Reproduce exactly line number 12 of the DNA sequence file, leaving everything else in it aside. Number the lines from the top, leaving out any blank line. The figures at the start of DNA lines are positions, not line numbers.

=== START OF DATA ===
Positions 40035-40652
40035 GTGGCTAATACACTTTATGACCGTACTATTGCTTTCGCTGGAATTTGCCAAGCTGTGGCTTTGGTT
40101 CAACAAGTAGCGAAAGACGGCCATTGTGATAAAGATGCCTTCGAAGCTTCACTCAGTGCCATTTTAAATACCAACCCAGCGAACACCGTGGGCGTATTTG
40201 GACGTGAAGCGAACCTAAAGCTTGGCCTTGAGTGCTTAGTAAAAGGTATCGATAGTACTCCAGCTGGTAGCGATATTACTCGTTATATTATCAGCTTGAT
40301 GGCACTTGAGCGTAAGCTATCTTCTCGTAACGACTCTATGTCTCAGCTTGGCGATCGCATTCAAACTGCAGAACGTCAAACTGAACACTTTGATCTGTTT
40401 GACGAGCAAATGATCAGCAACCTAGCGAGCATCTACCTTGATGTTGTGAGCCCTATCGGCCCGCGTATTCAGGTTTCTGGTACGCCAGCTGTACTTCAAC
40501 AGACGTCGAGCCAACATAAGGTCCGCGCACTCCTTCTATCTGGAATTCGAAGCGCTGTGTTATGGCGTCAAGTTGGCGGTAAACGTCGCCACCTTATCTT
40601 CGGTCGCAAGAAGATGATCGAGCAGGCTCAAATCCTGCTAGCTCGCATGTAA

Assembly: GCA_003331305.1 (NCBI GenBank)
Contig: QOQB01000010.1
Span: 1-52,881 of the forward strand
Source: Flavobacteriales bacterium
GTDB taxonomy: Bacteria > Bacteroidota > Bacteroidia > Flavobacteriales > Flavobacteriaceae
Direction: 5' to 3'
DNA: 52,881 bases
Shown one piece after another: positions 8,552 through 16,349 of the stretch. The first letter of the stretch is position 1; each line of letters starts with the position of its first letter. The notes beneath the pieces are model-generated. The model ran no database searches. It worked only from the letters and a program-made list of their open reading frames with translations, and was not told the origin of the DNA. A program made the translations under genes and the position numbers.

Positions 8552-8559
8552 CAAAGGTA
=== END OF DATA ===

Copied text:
Source: Flavobacteriales bacterium